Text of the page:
Man who is on same level as me is a complete and utter liar....what to do

(19 Posts)
Tulipgloss Thu 22-Oct-20 09:12:22

I have namechanged for this.

I work directly for the CEO as does this man (let's call him Ben) and I report directly to the board (which I also sit on).

Ben was hired 2 years ago to run a part of the company. The output of his part feeds into my department and I use that output to make decisions and I also use this output with external parties.

It has taken me a bit of time to work it out but I have now realised that Ben is a complete fraud. He lies continually. I was on a call with him yesterday with the CEO when he insisted someone in my team had worked with him to produce something and I double checked (while on the call) with the guy in my team who said it was nonsense. I disputed it and refused to move on till he acknowledged what he said was a lie. He refused and said he had used an excel sheet this guy in my team had produced. I said that's not the same as being involved. He still refused to acknowledge the lie.

The then produced a number on an excel sheet that I knew was not right. He shared the sheet on a teams call. I said that number is completely wrong. I said that number should be around 5 and you have it as 55. He then claimed his excel had fallen over and he couldn't share. He did this huge song and dance about how his excel falls over all the time. I could hear him frantically typing in the background and I knew he was trying to amend the sheet to make it right. Then miraculously he reshares the sheet and it says 5 instead of 55 and he says 'err no Tulip, you are wrong, see it says 5'. I said yes because you amended it when your excel failed because 2 mins ago it said 55. 'No it didn't he says'.

I can't work with this guy. But he is a brown nosing yes man so no one will fire him. The CEO and owner of the company acknowledge he 'has his faults' but won't sack him because they say he 'gets things done'. Except I am responsible for the stuff he's producing as I use it in my department and most of the time it is a pile of shit and I'm taking the flack for it.

I can't move jobs because of the economy otherwise I would just resign and walk away but we really need the money as dp's job is events/hospitality so is totally fucked.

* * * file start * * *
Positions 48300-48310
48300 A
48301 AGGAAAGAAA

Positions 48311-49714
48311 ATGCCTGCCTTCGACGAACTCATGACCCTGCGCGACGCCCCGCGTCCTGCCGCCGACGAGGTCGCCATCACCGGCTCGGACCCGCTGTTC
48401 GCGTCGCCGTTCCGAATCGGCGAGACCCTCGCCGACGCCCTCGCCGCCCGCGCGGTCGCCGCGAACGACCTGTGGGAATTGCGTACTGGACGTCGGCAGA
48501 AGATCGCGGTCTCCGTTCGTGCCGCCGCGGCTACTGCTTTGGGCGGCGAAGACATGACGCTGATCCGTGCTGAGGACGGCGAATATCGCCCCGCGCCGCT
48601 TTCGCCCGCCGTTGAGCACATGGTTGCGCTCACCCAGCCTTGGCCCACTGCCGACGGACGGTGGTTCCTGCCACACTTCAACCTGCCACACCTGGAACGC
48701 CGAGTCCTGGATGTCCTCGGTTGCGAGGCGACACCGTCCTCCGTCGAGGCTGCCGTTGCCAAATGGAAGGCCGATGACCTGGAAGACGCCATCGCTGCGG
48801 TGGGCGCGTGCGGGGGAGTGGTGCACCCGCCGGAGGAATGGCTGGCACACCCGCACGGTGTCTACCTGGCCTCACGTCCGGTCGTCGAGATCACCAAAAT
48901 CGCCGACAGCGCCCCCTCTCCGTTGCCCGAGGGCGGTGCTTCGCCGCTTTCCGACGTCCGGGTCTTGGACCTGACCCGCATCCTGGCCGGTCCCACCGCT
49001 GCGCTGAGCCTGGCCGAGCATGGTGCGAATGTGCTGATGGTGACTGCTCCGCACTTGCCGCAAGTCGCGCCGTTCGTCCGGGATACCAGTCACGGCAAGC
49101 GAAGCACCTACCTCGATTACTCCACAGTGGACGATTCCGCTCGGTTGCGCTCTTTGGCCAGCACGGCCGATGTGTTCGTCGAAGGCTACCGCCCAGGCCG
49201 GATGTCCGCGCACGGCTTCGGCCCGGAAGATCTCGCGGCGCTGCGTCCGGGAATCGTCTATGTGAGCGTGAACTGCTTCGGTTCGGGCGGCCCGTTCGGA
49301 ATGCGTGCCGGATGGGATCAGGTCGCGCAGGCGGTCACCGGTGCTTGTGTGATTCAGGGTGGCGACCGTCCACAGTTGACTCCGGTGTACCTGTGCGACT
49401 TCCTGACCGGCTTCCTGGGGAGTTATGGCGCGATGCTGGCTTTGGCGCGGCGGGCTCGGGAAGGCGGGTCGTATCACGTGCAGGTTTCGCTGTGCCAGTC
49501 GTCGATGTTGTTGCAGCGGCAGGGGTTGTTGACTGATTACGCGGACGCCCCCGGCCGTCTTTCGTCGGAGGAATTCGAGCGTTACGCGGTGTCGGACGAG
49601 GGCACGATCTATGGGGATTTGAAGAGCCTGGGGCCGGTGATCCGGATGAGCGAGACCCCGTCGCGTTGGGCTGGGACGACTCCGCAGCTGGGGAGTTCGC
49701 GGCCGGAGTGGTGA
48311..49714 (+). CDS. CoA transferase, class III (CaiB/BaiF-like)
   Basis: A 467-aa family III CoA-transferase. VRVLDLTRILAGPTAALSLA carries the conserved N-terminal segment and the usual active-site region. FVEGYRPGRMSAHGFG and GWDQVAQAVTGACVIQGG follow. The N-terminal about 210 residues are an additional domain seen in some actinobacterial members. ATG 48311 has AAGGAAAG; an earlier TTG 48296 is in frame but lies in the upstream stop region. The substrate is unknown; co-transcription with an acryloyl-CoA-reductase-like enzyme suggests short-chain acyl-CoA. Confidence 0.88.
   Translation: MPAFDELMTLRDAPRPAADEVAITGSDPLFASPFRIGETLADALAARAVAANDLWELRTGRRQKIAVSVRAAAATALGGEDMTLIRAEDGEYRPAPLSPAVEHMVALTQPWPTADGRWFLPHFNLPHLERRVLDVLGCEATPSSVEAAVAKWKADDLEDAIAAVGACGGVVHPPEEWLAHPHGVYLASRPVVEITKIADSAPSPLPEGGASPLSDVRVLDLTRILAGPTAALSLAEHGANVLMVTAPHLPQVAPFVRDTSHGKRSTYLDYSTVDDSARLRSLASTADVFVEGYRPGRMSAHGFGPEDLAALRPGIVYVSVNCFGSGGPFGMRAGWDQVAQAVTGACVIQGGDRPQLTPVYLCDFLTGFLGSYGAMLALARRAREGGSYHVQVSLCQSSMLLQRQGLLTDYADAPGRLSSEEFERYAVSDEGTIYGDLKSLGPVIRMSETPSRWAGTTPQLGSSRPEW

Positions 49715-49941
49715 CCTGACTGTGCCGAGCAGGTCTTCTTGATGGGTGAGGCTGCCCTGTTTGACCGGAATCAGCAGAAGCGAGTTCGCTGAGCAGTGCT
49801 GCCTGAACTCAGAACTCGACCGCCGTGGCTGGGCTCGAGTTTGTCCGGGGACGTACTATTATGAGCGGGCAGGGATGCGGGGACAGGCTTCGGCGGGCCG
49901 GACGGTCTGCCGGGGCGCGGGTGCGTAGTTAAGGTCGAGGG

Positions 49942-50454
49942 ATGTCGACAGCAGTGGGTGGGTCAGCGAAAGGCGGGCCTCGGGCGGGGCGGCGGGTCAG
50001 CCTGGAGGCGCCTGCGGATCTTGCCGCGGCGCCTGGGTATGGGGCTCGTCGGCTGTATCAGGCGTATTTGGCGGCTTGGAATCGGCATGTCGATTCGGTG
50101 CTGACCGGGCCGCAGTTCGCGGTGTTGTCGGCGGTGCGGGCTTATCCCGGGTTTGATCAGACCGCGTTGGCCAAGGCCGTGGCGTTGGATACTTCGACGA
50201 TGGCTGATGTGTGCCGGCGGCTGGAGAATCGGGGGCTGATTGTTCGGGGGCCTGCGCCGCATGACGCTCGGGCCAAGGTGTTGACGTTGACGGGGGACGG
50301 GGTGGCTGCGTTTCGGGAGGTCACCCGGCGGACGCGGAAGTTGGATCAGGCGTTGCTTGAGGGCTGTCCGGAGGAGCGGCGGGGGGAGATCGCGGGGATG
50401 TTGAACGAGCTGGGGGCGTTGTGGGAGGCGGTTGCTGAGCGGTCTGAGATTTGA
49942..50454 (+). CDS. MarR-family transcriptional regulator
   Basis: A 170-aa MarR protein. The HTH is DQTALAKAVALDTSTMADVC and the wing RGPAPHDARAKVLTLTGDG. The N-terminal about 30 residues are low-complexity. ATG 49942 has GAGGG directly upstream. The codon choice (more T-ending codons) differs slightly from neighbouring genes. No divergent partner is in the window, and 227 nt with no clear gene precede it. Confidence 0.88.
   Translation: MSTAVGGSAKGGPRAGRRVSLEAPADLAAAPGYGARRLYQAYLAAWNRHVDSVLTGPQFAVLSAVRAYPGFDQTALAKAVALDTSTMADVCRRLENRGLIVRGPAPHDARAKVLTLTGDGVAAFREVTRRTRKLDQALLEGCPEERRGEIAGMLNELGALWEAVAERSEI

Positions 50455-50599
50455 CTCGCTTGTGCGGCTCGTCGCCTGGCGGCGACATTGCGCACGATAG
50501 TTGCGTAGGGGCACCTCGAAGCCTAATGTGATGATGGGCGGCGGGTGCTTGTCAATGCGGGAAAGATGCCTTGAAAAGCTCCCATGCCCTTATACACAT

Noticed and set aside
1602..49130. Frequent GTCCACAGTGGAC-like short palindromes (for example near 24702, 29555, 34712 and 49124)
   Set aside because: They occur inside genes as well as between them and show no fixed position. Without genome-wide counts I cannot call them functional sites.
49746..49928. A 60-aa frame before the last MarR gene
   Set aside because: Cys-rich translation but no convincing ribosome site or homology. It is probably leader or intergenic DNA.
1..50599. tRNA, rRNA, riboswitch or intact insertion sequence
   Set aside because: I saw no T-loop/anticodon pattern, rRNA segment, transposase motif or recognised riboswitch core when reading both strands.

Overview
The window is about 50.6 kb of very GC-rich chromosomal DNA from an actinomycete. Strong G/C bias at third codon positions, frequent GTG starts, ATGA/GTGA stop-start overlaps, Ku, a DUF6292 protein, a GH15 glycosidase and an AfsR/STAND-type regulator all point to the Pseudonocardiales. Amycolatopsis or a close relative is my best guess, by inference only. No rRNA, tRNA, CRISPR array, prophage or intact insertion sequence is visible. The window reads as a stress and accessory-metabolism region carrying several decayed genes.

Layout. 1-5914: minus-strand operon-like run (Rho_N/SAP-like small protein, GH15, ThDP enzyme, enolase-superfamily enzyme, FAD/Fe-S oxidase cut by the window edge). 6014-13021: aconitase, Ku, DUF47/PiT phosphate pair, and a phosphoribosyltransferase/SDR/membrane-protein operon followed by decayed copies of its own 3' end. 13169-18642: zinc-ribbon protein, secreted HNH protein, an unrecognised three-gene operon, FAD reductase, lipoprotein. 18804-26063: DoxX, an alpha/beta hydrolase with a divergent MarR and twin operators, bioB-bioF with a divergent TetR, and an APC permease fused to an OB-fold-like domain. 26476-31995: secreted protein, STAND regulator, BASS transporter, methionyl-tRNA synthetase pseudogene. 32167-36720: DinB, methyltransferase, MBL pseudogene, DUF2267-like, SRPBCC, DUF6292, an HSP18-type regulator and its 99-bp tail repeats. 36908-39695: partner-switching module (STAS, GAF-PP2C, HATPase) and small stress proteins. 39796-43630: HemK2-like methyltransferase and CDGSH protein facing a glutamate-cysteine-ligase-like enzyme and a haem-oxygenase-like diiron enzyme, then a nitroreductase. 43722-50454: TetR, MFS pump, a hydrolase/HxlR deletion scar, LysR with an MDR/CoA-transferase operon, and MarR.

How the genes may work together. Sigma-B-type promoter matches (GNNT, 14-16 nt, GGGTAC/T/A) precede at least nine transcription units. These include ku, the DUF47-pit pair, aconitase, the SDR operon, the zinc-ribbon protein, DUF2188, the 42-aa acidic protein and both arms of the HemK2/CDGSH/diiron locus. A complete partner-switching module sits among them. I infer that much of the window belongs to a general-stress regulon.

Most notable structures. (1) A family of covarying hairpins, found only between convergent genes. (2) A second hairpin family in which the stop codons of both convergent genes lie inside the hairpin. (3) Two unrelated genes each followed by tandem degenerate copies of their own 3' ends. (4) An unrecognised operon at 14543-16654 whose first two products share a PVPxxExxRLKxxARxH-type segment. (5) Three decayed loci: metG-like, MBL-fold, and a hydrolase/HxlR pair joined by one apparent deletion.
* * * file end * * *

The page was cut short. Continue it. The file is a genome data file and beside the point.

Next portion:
Any ideas?

OP’s posts: |
Tulipgloss Thu 22-Oct-20 09:25:56

oops sorry that was a bit long! can you tell I'm frustrated!

OP’s posts: |
Clymene Thu 22-Oct-20 09:28:56

Is he also on the board?

Tulipgloss Thu 22-Oct-20 09:43:56

no but all the other execs are and they back him

OP’s posts: |
Florencex Thu 22-Oct-20 14:27:12

I think you need to take a different approach as you could be coming across as you are trying to score points over him in front other people, I mean really, you want someone to admit they lied on a teams call? If there are issues that need to be discussed, take it offline and deal with it privately, either one to one or raise with the CEO.

Hardbackwriter Thu 22-Oct-20 14:33:12

I think the way you're handling this is likely to mean it's you, not him, who face any consequences - to any outsider it's going to look like you're setting out to humiliate him and to score points over what sounds like very petty things and mistakes. The argument over excel must have been embarrassing for everyone else to witness - the mistake was corrected, why did you need him to publicly admit it? Maybe the thing about collaborating with someone in your team had wider ramifications - was it that the thing had failed and he wanted to pass the buck? - but if so the way to deal with that is outside a meeting, directly with the CEO. Again, doing it so publicly and insisting on checking then and there will have made you look petty. It could even look like something approaching bullying.

I'm not saying you are in the wrong, but the way you're going about this is going to make it look like you are.

TulipGloss Thu 22-Oct-20 14:53:16

I have done that. I've gone to the CEO privately. I've tried to deal with it in a sensible way.

The issue is that information he's provided has been used by me in really important external (public) things and he's completely unapologetic. He doesn't give a shit. In fact the first time he did it, he just said it's your problem not mine and laughed in my face. I spoke to my boss about it and he approached B directly and he denied it and said we had provided the info. I then find out he went to the chairman of the board and slagged me off for producing this information when it wasn't me! He did this to cover his arse as he knew he was in the wrong.

The reason I'm trying to expose him on the call is to show that he is producing the information incorrectly as he's wriggling out of everything then going behind my back to make me look a fool!

Clymene Thu 22-Oct-20 15:58:46

What did your boss say? Are you the only woman on the board? I wonder if they are just doing that closing ranks thing that men do sometimes.

What is it that he gets done? I wonder if there is some way you could expose his ineptitude without dropping your team in it

TulipGloss Thu 22-Oct-20 17:31:59

yes you're very astute, I'm the only woman senior exec.

boss thinks he has 'his faults' but that's it. B came in and sacked virtually his whole team and then hired people who only say yes to him. So he has no support from the lower ranking people in the company outside of his team.

it's proving hard to expose him without him making me look like a mad woman

Clymene Thu 22-Oct-20 17:45:26

Hmm ... I'm not surprised but that is super tricky. Will have a ponder!

MissMarplesGlove Thu 22-Oct-20 18:00:53